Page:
Writers enjoy a notable perk. When they write they’re like little gods. In their novels they can play with their characters’ lives. And indeed it’s a well known rule of thumbs the one suggesting that you throw at your protagonist all you can, to make their life as miserable as possible.
However, it’s also well known that great power carries with it great responsibility. As a result, the simple fact you can do whatever you want doesn’t necessarily entail you should do it.
For example, you can stuff your story with Deus ex machina devices. In this way any hole in your plot can be immediately repaired with minimum effort. But be prepared to hear your readers groan and have second thoughts about keep on reading…
You could also stuff you novel with extraneous material. A shopping list or the washing recommendations for your cashmere sweater–or even better, your plumber’s invoice. That would be great especially in a horror novel, given how expensive plumbers can be.
In short, almost invariably, doing something just because you can, ends up badly and is the glaring result of bad planning, foggy ideas, and shaky premises.
Kill your darlings
However, on some occasions certain choices, no matter how well planned, and thought out, will inevitably ruffle the feathers of some of your readers.
But that’s part of the game. After all, you cannot always please everyone. So, provided you’ve taken the time to consider your actions, go ahead and do what you think must be done.
For example, killing off the main protagonist of your story. That is a major decision. One that’s going to have a far reaching impact on your book.
To start with, if you’re writing a series and you’re not into supernatural stuff, you have to make that book the last one, at least chronologically speaking.
However, if you have a whole cast of different protagonists you can overcome such a limit. Just have a look at George R. R. Martin opus, The World of Ice and Fire. People die. And as a rule they don’t resurrect.
In most cases, killing off your main protagonist will shock your readers. For some of them this shock can be a huge turn-down. So huge indeed as to induce them to put your book down and never pick it up again.
However, this shocking move can also represent an effective way to bring your story to a whole new level. One were actions really matter. And where death is a presence as real as harsh.
The only thing you really need to be sure is that you’re not killing your protagonist just to shock your readers and try to keep them glued to the page. It isn’t in this way it works. What keeps your readers intrigued isn’t indiscriminate bombing, but micro-tension.
As for the more sinister dangers resulting from killing off your darlings, so to speak, you can read a classic par excellence: Misery by Stephen King.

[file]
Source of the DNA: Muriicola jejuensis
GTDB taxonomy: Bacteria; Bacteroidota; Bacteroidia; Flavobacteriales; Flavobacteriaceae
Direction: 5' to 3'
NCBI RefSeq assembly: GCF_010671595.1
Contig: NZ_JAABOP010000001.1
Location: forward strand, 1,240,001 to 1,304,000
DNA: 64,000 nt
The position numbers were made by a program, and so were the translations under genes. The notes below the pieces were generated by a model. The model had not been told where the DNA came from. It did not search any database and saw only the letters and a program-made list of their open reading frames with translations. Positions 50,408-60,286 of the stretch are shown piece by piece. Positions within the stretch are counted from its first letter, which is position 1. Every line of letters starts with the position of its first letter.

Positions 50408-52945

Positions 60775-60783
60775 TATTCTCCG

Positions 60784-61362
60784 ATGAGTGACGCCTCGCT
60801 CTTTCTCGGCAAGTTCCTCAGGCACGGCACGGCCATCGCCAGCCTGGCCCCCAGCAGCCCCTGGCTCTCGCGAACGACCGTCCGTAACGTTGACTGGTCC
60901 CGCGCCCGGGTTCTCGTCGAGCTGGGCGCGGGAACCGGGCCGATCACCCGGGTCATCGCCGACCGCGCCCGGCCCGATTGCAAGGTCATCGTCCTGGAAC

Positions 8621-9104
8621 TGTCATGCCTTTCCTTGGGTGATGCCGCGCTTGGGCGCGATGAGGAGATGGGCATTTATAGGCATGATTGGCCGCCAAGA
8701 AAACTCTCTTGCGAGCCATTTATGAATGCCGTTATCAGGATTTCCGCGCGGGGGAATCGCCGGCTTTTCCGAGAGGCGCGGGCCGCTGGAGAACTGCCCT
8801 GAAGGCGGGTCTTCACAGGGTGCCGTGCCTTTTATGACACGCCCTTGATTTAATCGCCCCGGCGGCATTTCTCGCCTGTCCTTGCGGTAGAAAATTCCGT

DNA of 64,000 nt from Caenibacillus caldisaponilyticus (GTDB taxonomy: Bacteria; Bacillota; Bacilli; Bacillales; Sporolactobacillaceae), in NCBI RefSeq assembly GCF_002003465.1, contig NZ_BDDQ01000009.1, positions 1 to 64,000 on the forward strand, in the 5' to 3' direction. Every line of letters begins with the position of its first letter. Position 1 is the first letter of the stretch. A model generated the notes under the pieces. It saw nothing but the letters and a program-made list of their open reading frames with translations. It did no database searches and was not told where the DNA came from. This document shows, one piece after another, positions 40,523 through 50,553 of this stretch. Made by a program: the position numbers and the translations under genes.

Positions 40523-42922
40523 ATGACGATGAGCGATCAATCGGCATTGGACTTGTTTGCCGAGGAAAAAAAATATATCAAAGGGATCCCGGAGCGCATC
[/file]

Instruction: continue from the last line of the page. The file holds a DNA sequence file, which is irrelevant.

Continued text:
Local balance Vs global balance
What really matters when you kill off one of your main characters isn’t the action in itself, though how they die has is importance too. What matters are the reasons behind your choice.
This means that you have to understand whether the fateful event you’ve planned for your character is actually required or is instead a premature, optional, or even outright idiotic move.
In general you probably can safely kill your protagonist if such an event:
- advances the plot in a meaningful and organic way.
- is the only way your protagonist can reach his or her goal.
- works as an example for others characters in the novel and spurs them to take action.
- is a sort of payback for the protagonist’s flaws.
- is a way to reinforce the theme of your story.
- as I said before, creates a stronger sense of realism. It makes the fictional world a lot less fictional, so to speak.
- takes off the board a no longer useful character. For example, Stephen King in The Stand managed to kill off several main characters. All at once.
Back to the playground
Even with the above list it isn’t always easy to be sure of the reasons that have led us to cook up the demise of our main character. However, you can consider the whole story as a see-saw.
You need to put weight on one of its ends to lift the opposite one. And then add weight on the lighter one to bring it back to the ground. If you keep adding weight alternatively to one and then to the other end, the see-saw will keep moving.
Ideally, all the scenes, all the decisions in your story, should serve the purpose of shifting the balance of your story, to create a constant dynamic tension. Of course some scenes are going to shift the balance only slightly, almost imperceptibly. Instead others are going to shatter such a balance in as shocking a way as possible.
Using this see-saw metaphor you might end up concluding that even if you have enough reasons to make the death of your main protagonist meaningful and organic its placement is all wrong. Because it comes too close immediately after a series of major shifts. Because it isn’t supported adequately by the story crescendo. Whatever.
Of course, this see-saw thing is just a figurative way of describing the process of vetting ideas and scenes. But at times having a visual cue of your creative processes can help you to better assess the overall effectiveness of the ideas you come up with.